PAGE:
As gold prices move back above $1,200, bullion fans are wading through the bargain bin of precious metals stocks and wondering if they should take the plunge and add a new gold position to their portfolios.
Well, that’s the whole debate. If gold is headed back to $1,000, the miners are certainly no bargain. If bullion prices have bottomed, the gold stocks could be in for a big rally.
Investors generally have a negative view of the big miners, but Barrick tends to be despised more than some of its peers.
The sour sentiment isn’t without merit—Barrick has been a fantastic destroyer of investor wealth, wasting billions over the years to pursue a bigger-at-all-costs strategy. Huge egos got in the way of sound stewardship and investors paid the price.
The recent battle over executive pay has some pundits saying things haven’t really changed, but Barrick’s new management team seems to have figured out that quick and nimble is the new mantra.
Head office staff is being cut in half, non-core mines are being sold, and new projects are being carefully evaluated against a return on invested capital hurdle of 15%.
Barrick is also reducing 2015 capital expenditures by $200 million to help attack its massive debt load. The company finished 2014 with US$12.8 billion in long-term debt. That’s a lot for a company with a market cap of US$15.5 billion. Less than $1 billion of the debt is due before 2018, and the company expects to reduce the obligations by $3 billion before the end of this year.
Production in 2015 is expected to be 6.2-6.6 million ounces at all-in sustaining costs (AISC) of US$860-895 per ounce.
Barrick is known as a gold producer, but it also has substantial copper operations in Zambia. Last year Barrick said it would consider shutting down its Lumwana mine when the Zambian government decided to increase royalty rates to 20%.
Recent developments suggest the royalty rate will be scaled back to 9% beginning July 1. This is good news for Barrick and its investors because copper prices have rebounded strongly in the past three months.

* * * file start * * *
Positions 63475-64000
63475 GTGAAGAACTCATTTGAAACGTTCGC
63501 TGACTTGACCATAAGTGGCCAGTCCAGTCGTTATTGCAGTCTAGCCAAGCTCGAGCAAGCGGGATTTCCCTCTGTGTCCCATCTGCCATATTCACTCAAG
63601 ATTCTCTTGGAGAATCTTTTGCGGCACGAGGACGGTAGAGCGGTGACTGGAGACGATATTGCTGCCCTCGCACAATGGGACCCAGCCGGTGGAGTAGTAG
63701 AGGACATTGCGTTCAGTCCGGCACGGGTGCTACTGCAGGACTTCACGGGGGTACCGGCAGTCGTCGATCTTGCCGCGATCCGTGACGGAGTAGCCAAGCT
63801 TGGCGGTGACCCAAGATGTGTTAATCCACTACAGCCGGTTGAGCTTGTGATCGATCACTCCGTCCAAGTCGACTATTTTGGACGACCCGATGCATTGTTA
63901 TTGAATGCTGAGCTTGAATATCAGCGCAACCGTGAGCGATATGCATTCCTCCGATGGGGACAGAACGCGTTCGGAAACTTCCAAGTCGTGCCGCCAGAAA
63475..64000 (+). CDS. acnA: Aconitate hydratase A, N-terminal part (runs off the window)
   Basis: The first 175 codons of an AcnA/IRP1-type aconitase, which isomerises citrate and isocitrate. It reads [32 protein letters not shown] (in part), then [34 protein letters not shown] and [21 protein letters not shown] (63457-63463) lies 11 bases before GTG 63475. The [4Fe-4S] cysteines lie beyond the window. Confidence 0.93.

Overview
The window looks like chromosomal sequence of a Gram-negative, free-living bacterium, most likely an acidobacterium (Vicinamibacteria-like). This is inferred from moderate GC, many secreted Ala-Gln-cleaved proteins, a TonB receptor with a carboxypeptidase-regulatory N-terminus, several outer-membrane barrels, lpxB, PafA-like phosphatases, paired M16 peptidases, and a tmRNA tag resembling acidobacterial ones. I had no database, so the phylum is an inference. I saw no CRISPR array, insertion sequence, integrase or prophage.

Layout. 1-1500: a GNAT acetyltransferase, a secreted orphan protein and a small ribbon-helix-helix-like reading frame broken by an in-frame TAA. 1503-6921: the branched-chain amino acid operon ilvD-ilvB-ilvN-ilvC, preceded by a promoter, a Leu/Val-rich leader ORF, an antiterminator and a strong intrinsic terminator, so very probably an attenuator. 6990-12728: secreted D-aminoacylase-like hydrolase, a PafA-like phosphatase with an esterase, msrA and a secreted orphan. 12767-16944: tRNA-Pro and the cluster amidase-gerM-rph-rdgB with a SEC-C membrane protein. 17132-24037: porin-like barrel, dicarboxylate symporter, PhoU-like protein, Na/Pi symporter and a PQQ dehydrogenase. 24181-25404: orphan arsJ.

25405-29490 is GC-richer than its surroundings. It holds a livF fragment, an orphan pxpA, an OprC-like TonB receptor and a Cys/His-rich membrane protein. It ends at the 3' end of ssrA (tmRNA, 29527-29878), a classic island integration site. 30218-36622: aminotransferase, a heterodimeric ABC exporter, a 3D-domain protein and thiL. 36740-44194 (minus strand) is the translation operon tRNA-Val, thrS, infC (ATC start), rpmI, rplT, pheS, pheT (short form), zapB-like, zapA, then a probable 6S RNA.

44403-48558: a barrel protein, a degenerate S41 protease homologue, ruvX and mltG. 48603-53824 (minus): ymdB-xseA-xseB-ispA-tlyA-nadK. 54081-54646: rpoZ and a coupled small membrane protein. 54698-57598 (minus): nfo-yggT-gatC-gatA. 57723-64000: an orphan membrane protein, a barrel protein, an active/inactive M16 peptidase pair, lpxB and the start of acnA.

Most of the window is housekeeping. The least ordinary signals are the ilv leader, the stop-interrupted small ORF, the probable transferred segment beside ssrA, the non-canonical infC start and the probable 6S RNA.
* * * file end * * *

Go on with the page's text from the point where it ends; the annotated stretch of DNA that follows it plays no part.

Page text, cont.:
Goldcorp is often cited as the go-to stock in the sector. The company has a strong reputation for capital discipline and boasts one of industry’s best balance sheets.
Goldcorp finished 2014 with just US$3.4 billion in long-term debt, and $500 million in cash and cash equivalents. The company’s market cap is about US$16.3 billion.
Production in 2014 hit a record 2.87 million ounces and the company just confirmed guidance for 3.3-3.6 million ounces in 2015. AISC this year are expected to be US$875-950 per ounce.
Goldcorp plans to spend just US$1.2-1.4 billion in 2015 compared with $2.2 billion last year. This is good news for investors who are hoping for a boost to the dividend, which already yields more than 3%.
Which should you buy?
Buying any miner right now is a contrarian bet, and you have to be a gold bull to make that call.
Both stocks are trading at reasonable valuations compared with their five-year averages. Barrick’s debt load makes it a riskier bet, especially if gold prices remain under pressure for another two or three years. At the same time, its output is roughly double that of Goldcorp, and at a lower AISC. If gold rallies, Barrick has a lot of upside potential.
If you want a safer play with a nice dividend while you wait for better times, go with Goldcorp.
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Fool contributor Andrew Walker owns shares of Barrick Gold and Goldcorp.